Yes to Tomatoes Clear Skin Detoxifying Charcoal DIY Powder-to-Clay Mask
Take a look at any social media platform and you'll see that do-it-yourself (DIY) skincare is all the rage. Yes To capitalizes on this trend with its Tomatoes Clear Skin Detoxifying Charcoal DIY Powder-to-Clay Mask. Before you give in to the hype, take heed: this DIY mask isn't really DIY or detoxifying and ends up just being a DNU (do not use).
This mask comes in the form of a powder that you're instructed to mix with your base of choice (hence the DIY part). Yes To suggests using water, yogurt, or honey, though for our review we went with water to see how the mask performs on its own without anything else from your kitchen.
Add liquid to the powder and it becomes a dark gray paste that you smooth onto skin as you would any other clay mask. Once applied, you let it sit for 10 minutes, and wipe off with a washcloth and rinse skin.
The mask definitely has "tightening" properties to it when it's on (the result of the absorbent clay it contains) and is somewhat thick, yet it's easy to remove. Skin does indeed feel "squeaky-clean" once it's rinsed, yet not parched.
This mask is supposed to absorb oil and it does an admirable job in that regard thanks to the porous charcoal it contains, as well as the clays we mentioned. Skin also feels softer once it's rinsed.
The reason this doesn't rate higher is that the formula is extraordinarily basic; it's essentially a bare-bones clay mask with no skin-beneficial ingredients, which isn't groundbreaking at all. It also contains fragrance, which can irritate skin and, with ongoing use, encourage oily skin to produce more oil.
We should also note that this cannot detoxify as claimed. Skincare simply doesn't work that way; you can't detoxify your body from the inside-out, and toxins aren't the reason your skin is oily or why pores get clogged (see More Info for details).
While not a terrible option, there are better ones available, which you can find on our list of Best Face Masks.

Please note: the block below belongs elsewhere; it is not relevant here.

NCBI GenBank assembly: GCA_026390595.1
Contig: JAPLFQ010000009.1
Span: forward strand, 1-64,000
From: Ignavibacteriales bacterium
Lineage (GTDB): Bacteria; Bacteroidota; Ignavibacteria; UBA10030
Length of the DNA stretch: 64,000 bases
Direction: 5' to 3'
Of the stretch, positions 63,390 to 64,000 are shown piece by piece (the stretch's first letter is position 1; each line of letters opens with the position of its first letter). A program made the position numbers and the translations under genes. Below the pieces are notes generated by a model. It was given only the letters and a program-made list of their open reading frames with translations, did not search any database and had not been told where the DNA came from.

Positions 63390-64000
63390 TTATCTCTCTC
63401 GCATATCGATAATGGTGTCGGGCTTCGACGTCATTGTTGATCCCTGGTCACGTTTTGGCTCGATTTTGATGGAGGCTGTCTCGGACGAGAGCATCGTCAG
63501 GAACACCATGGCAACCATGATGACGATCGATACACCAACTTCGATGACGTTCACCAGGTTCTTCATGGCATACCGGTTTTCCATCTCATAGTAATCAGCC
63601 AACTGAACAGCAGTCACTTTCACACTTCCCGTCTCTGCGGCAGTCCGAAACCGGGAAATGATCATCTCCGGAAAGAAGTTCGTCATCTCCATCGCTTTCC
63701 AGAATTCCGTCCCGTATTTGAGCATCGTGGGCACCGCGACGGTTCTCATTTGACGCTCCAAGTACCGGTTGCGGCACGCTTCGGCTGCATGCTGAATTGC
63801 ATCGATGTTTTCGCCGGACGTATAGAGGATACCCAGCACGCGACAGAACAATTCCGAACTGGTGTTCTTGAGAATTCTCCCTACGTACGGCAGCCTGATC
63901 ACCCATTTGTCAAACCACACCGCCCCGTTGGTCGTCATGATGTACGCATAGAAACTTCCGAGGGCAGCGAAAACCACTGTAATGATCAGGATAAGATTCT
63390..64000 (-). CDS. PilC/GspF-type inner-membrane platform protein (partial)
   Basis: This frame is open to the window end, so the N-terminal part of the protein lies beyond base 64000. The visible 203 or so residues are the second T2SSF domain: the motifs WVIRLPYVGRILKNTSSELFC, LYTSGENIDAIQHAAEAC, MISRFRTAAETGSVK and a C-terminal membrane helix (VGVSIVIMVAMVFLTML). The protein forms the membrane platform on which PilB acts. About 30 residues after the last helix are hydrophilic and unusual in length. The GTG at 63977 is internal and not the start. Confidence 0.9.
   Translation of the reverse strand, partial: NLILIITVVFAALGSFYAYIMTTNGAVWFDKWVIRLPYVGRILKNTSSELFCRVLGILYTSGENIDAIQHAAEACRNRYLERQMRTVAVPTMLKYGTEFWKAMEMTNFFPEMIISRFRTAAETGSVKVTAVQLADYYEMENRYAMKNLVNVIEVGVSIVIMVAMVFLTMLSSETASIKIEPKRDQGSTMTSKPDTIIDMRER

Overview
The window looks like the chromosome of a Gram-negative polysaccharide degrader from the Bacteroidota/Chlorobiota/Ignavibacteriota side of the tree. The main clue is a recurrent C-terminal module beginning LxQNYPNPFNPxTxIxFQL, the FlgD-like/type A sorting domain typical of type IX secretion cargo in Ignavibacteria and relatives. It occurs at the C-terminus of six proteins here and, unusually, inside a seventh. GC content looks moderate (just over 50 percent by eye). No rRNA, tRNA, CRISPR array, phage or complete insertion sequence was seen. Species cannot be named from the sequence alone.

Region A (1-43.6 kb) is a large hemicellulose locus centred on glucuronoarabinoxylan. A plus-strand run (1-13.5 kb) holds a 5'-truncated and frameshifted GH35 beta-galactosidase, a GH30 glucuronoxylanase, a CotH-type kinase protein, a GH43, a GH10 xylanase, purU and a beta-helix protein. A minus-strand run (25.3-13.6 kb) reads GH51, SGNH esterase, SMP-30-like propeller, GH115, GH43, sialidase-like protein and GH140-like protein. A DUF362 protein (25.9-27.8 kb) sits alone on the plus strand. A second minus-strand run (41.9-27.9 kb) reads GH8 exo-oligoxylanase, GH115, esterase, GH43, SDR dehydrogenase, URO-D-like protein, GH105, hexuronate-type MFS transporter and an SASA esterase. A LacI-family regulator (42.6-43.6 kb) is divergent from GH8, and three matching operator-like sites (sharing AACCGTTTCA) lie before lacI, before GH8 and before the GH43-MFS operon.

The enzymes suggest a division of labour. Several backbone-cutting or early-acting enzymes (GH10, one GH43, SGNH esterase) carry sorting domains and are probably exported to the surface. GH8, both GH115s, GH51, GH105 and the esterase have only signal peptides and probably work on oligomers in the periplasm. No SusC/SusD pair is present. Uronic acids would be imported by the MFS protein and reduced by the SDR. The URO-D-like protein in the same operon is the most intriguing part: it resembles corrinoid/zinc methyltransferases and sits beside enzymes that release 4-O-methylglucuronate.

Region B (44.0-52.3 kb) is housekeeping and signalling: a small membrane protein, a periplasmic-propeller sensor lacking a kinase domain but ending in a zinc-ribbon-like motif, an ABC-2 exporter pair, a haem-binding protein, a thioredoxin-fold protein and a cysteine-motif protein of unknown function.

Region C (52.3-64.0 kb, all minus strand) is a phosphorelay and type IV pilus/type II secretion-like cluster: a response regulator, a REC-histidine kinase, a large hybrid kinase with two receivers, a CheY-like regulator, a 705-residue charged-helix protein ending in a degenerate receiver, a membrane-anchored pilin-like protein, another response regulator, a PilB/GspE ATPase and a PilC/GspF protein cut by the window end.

- Easy to rinse.
- Absorbs oil without drying out skin.
- Leaves skin feeling softer and smoother.
- Basic formula doesn't contain a host of skin-beneficial ingredients.
- Contains fragrance, which can irritate skin.
- Cannot detoxify skin as claimed.
Why Beauty Products Cannot Detoxify Your Skin: Despite the claims of many cosmetics companies, you cannot "detox" your skin. Brands that make this claim never really specify exactly what substances or toxins their products are supposed to eliminate, which makes sense, because your skin does not store toxins.
Toxins are classified according to whether they are produced by the body or are introduced into the body, usually through eating or inhaling. Toxins are produced by plants, animals, insects, reptiles (think snake venom and bee stings), and so on. Toxins also can be inorganic, such as heavy metals like lead, arsenic, and others.
When it comes to your skin, toxins cannot leave your body through your skin or sebaceous (oil) glands—it's physiologically impossible. Other parts of your body, mainly your kidneys and liver, handle the process of "detoxifying" just fine, as long as you have a healthy diet.
There are a handful of studies indicating that sweat acts as a carrier in "detoxifying" by removing trace heavy metals from the body; however, the methodology of those studies is considered questionable when reviewed by third-party experts.
Nonetheless, if you choose to sauna, steam, or exercise to increase sweating, that's a lifestyle option to discuss with your physician, but it does absolutely nothing as a purifying skincare activity.
Skincare products are not going to "detox" your body or skin. As we always say: Stick to what the research says really works, and ignore the fantasy claims because they aren't going to help your skin or your budget!